The Heights of School Science: Select Student Research Rises to the Top

By Harder, B. | Science News, January 29, 2005 | Go to article overview

The Heights of School Science: Select Student Research Rises to the Top


Harder, B., Science News


Original scientific research has earned each of 40 high school students a coveted slot in the final round of the 2005 Intel Science Talent Search. These teens emerged from a field of 1,600 competitors throughout the United States. Collectively, the finalists will receive more than $500,000 in scholarships.

Intel Corp. of Santa Clara, Calif., and Science Service, publisher of Science News, announced the 40 names on Jan. 26. Science Service has administered the annual competition for 64 continuous years, and Intel has sponsored it since 1998.

Fifteen of this year's finalists are female, and 19 fluently speak at least two languages. Five were born in China, one in Russia, and one in India.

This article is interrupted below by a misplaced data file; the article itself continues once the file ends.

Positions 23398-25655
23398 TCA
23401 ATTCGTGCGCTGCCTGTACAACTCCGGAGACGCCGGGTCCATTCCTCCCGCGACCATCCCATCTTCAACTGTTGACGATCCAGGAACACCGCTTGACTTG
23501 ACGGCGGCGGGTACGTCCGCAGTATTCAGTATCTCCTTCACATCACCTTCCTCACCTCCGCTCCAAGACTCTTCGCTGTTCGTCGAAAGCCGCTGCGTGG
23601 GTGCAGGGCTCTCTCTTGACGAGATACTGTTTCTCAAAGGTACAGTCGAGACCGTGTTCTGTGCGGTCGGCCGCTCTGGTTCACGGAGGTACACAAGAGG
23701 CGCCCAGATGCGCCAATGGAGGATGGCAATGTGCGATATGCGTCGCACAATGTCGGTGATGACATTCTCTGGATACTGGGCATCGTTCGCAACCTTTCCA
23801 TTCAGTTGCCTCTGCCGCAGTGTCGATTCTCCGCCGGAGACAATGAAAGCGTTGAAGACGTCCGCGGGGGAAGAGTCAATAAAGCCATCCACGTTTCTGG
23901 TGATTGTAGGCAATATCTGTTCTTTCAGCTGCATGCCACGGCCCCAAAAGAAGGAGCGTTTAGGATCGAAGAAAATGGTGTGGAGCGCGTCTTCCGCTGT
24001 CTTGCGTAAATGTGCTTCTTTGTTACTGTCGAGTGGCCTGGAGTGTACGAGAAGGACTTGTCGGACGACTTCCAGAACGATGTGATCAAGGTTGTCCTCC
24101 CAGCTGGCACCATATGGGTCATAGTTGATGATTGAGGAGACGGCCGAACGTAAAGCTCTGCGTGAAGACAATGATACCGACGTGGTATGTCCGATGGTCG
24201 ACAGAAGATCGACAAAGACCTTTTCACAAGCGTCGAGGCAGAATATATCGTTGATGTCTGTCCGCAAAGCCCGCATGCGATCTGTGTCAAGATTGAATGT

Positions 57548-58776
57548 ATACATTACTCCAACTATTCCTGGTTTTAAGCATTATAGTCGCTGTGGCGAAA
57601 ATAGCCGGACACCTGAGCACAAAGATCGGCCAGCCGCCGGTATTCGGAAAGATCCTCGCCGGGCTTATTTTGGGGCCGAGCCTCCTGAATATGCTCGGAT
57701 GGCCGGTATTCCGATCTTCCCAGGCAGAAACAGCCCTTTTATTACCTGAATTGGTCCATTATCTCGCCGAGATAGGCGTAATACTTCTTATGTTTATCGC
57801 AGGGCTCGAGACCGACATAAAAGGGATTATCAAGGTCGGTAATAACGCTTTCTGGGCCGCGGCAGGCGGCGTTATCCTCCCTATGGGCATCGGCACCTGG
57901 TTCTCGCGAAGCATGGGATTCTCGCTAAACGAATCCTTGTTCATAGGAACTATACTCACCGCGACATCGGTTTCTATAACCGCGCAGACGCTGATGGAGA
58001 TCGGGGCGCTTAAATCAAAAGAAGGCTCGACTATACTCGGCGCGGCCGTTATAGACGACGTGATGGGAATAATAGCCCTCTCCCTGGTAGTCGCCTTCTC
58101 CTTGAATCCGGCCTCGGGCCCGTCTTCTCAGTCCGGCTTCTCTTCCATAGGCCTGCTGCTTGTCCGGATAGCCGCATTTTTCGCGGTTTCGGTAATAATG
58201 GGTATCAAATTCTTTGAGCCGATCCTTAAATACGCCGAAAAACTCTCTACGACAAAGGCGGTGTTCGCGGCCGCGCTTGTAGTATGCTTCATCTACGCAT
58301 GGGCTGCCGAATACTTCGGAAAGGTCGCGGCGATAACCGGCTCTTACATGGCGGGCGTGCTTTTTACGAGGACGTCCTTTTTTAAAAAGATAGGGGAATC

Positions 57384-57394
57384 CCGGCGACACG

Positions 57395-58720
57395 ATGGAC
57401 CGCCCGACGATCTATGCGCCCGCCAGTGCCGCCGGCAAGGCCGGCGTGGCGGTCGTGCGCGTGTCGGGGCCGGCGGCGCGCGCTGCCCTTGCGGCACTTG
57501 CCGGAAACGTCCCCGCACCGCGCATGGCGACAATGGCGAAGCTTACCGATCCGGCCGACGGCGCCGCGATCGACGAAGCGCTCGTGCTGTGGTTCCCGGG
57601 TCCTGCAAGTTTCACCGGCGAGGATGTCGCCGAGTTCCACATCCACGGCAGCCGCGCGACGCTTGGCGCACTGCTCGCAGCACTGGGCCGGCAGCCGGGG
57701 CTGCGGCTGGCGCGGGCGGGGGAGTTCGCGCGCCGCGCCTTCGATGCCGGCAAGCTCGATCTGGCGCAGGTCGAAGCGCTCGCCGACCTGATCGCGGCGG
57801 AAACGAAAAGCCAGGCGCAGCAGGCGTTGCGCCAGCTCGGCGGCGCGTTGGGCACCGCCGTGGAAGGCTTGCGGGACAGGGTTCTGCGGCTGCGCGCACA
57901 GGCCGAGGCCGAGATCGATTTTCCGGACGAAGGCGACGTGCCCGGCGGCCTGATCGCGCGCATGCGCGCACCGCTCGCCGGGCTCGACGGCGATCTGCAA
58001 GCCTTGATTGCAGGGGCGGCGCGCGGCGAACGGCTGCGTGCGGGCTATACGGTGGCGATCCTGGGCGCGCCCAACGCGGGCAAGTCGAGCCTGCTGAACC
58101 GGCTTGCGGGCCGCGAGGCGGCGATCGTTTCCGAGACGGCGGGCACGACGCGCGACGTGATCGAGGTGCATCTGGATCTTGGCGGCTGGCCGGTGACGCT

"What's most encouraging is that these young people are just beginning their scientific journeys," says Intel chief executive Craig Barrett. "This group will be responsible for future discoveries that ... keep America at the center of innovation."

Past finalists have gone on to capture prestigious scientific awards. Last October, physicist Frank Wilczek of the Massachusetts Institute of Technology became the sixth former finalist to win a Nobel prize. About a third of the 2005 finalists hail from New York. One Maryland high school educated four finalists, and an Illinois school trained three others.

Each of the finalists will receive a notebook computer and a scholarship of $5,000 to $100,000 after a week of science activities and a final round of judging in March in Washington, D.C.

The finalists are

Arizona: James Andrew Cahill, Flagstaff H.S., Flagstaff.

California: June-Ho Kim, Monta Vista H.S., Cupertino; Aaron Sargent Goldin, San Dieguito High School Academy, Encinitas; Amber Irish Hess, Robert Louis Stevenson School, Pebble Beach; Kelley Harris, C.K. McClatchy H.S., Sacramento.

Florida: Sarah Rose Langberg, Canterbury School, Fort Myers; David Qianli Ying, Coral Reef Senior H. …

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